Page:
CAVCOE is very pleased
to announce the appointment of three new Senior Associates:
Marie-France Laurin MBA has planned and implemented demonstrations of
autonomous shuttles, and before that, was involved in various projects in
the technology ecosystem. She is based in Montreal.
- Lars Christian is
an entrepreneur and educator based in Seattle. He has a Masters degree in
Sustainable Transportation from the College of Engineering at the University
- Silvia Christian has extensive multinational business
experience and has managed complex financial portfolios with special
emphasis on project and grant management and human resources. She is also
based in Seattle.
We are delighted to
welcome them to CAVCOE and look forward to working with them in the months
and years ahead.
will be held in
Ottawa on April 4, 2018.
Presented by the
Kanata North Business Association in partnership with Invest Ottawa and
CAVCOE, this one-day conference will
be held at the Brookstreet Hotel in Kanata. The conference
successful AV summits in 2016 and 2017. This year,
the agenda has been expanded to include sessions not only on
the technology, but also on the broader deployment aspects including urban
planning, transit, regulations, and flying cars. We will let you know when
the web site and registration page are ready.
There were two key events in
January that are covered in more depth than our usual
- The tabling of the report Driving Change by the
Standing Senate (of Canada) Committee on Transport and Communications.
- The Consumer Electronics Show (CES).
And there were many other
news items in January that are also reported below.
Change, a report by the Standing Senate Committee on Transport and
Communications, was released at a press conference on January
29, 2018 in the National Press Theatre in Ottawa. Barrie Kirk and
Marie-France Laurin from CAVCOE were there. The full report is well worth
reading and is at:
Barrie provided expert testimony to the Committee and
we are pleased to see that key observations and recommendations from
his testimony were included.
highlights and recommendations from the report are:
believe Canada must start preparing for the arrival of this technology
now to ensure the country is
ready for this upcoming period of
- At the same
time it could also become a nightmare of significant job losses, car
hacking and the erosion of personal privacy.
- One witness
(Barrie Kirk) suggested the federal government is trying to move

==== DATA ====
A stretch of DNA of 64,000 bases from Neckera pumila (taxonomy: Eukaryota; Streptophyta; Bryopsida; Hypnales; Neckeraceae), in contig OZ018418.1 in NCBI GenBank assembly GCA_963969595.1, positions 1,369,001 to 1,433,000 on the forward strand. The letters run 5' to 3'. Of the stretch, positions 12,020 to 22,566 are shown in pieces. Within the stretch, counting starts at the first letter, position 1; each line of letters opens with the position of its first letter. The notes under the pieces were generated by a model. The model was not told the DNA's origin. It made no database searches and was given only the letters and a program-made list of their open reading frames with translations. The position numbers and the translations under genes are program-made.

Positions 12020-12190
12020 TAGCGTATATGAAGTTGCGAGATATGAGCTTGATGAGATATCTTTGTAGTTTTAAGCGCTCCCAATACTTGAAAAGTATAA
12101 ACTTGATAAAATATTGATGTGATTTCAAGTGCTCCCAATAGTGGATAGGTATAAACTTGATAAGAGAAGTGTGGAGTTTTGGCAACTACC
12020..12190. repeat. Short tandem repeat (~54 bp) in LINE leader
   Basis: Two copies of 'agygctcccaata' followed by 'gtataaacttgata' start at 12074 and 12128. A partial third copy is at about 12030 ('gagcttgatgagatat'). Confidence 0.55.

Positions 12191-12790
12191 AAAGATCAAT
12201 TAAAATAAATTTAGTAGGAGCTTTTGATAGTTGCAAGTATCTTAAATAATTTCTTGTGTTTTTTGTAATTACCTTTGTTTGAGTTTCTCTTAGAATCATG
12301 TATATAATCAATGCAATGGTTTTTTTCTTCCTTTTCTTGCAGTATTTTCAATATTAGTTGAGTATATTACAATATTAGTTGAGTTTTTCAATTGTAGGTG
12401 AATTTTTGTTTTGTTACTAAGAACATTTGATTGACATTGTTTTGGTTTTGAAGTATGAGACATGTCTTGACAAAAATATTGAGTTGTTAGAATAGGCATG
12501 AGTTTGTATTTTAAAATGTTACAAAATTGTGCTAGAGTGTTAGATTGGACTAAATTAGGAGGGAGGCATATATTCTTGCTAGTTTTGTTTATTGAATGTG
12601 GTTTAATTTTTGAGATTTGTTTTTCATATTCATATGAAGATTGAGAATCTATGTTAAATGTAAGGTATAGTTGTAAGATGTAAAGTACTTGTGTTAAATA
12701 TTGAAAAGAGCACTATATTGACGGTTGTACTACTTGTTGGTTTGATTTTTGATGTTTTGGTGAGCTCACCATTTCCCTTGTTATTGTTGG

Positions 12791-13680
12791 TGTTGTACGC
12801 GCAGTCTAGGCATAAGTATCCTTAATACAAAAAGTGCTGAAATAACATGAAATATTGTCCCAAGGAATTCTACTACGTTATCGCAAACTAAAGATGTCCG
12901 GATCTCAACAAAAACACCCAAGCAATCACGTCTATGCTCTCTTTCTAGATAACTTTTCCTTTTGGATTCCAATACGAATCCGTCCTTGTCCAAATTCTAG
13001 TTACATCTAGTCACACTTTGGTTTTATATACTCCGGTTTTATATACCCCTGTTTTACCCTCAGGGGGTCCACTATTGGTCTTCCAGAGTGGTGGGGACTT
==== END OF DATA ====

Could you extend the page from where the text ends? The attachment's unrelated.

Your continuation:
forward with one foot on the gas pedal and one foot on the brake pedal,
with Innovation, Science and Economic Development Canada trying to
stimulate research and Transport Canada focusing on vehicle safety. The
committee recommends that these organizations create a joint policy unit
to co-ordinate federal efforts to implement a national strategy on
automated and connected vehicles.
- The report
recommended that Transport Canada monitor the impact of AV and CV
technologies on automobile insurance, infrastructure and public transit
- And also that
Employment and Social Development Canada continue to work closely with
the provinces and territories in order to strengthen retraining, skills
upgrading and employment support for Canadians facing labour market
provides varying predictions on when we might see AVs
in commercial operation on streets. The report quotes Barrie Kirk's
prediction of 2020 and says it is
"one of the more optimistic
predictions". Another witness pointed out that his
company already provides transportation services using low-level AVs.
A third witness was quoted as
saying "self-driving transportation could take root in urban areas in as
few as 10 to 15 years".
A key reason for the range of
predictions is the type of AV. Low-speed,
fully-automated shuttle buses are already in commercial operation in
various countries today. GM has announced (see below) that it will start
mass-producing a fully-autonomous car with no steering wheel or pedals
in 2019. Even allowing for development delays and testing,
commercial deployment in 2020 is
highly likely. However, all these early models will
operate in constrained environments that have been subjected to very
detailed mapping, not just GPS but also visual / image recognition. A
fully-autonomous vehicle that can go anywhere, any time, even on quiet
country lanes that have not been mapped will not be available until the
2030s. This distinction is important.
attended CES 2018 and prepared this report.
years, CES has become one of the place to attend if you are interested in
smart cities and new Mobility solutions,
especially autonomous vehicles. This year was no exception. From
traditional OEMs presenting
their new visions of autonomous vehicles to the technology companies
presenting their new prototypes, everyone wanted to show what they can do.
Lyft and Aptiv introduced their autonomous vehicle on the Main Street of
Las Vegas. The vehicles had pre-established stopping
points where people were invited to try the service.
also there to demonstrate two of their autonomous solutions: a shuttle that
has been demonstrated in mixed traffic in the old
part of Vegas since November, and the new
autonomous taxi that was demonstrated on a restricted lane in the same area.
Marie-France had the
opportunity to try the autonomous cab, a more elaborate solution that
includes an application to hail and track it. The
traveling experience was comfortable and
there were additional safety features which made
it a good experience. However, the safety features led to
a lot of abrupt stopping on the road due to
detection of potential hazards; Navya is still working on these elements.
The vehicle should evolve in the next months to
make the traveling experience smoother.